Wavelet compression is a technique used to compress video and audio signals. It works best for compressing high-contrast images and short-duration audio. As video and audio files are often very large, compression is important because it allows information to be shared over a network or sent through email more quickly than the uncompressed file could be. Wavelet compression uses a process called wavelet transforms to gather the necessary information about the file. The resulting file can be either lossless, meaning it is as good as the original, or lossy, meaning some information has been lost.
In order to compress, for example, a photograph using wavelet compression, the entire image is treated as a series of wavelets. Wavelets are changes from pixel to pixel as measured by the deviation of an individual pixel from zero. The distance of the deviation is recorded as a coefficient, a whole number that measures some property or characteristic. In this case, the coefficient measures the color of the pixel. The process of measuring and recording the coefficients of the pixels is called a wavelet transform.
At this stage in the wavelet compression, no compression has yet taken place. The image has just been translated into a form that the computer can work with. Instead of a color image, the computer now has a series of numbers. The next step in wavelet compression is a process called decomposition.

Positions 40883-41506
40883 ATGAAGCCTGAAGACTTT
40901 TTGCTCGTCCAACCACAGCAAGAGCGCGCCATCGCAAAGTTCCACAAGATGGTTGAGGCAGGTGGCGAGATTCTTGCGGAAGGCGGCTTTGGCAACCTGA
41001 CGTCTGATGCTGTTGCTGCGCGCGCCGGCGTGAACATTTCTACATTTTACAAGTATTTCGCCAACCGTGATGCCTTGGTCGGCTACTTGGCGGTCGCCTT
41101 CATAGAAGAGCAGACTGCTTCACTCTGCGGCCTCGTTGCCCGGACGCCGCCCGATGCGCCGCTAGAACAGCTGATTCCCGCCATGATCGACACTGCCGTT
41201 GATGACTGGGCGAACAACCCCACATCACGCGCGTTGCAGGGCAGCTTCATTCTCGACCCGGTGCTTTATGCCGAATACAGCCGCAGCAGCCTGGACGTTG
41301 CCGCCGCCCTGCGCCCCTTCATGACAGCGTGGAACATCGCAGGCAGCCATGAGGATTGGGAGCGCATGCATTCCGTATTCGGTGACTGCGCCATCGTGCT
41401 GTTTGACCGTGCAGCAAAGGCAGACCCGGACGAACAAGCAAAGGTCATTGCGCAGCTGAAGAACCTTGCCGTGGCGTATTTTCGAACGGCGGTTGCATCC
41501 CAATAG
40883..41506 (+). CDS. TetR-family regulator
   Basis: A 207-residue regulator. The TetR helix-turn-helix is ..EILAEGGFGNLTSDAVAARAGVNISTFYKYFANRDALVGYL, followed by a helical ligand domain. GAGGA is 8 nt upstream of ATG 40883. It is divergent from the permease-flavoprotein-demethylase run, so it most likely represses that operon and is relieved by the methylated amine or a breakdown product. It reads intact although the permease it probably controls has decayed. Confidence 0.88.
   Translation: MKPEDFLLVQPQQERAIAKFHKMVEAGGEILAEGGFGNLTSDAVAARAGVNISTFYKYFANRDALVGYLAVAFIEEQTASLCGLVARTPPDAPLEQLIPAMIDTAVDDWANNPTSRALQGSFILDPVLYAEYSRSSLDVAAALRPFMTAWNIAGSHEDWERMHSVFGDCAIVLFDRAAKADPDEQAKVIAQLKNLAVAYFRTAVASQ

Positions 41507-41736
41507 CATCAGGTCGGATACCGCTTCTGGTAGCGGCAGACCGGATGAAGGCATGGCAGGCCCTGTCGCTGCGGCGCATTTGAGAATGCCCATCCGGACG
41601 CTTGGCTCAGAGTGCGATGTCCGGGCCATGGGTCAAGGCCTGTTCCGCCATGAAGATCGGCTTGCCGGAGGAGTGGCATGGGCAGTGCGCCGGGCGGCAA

During decomposition, the coefficients of adjacent pixels are averaged. Averaging produces a simplified version of the wave, making the description of the image smaller. This process is repeated until the image is fully compressed. The more times the process is repeated, the smaller the data file can be and the quicker the file will be to transmit.
The final size of the compressed file depends not just on the size of the original file, but also on the desired quality of the final product. Sometimes as a file is decompressed the information that the computer deems unnecessary is thrown away to allow the file to get smaller. This is known as lossy compression, and it results in a file that is not quite as good as the original.
Wavelet compression can also use a lossless method, in which no information is thrown away. This results in a compressed file that, when decompressed, is exactly the same quality as the original file. The trade-off is that a file compressed with a lossless method will be larger than one compressed with a lossy method.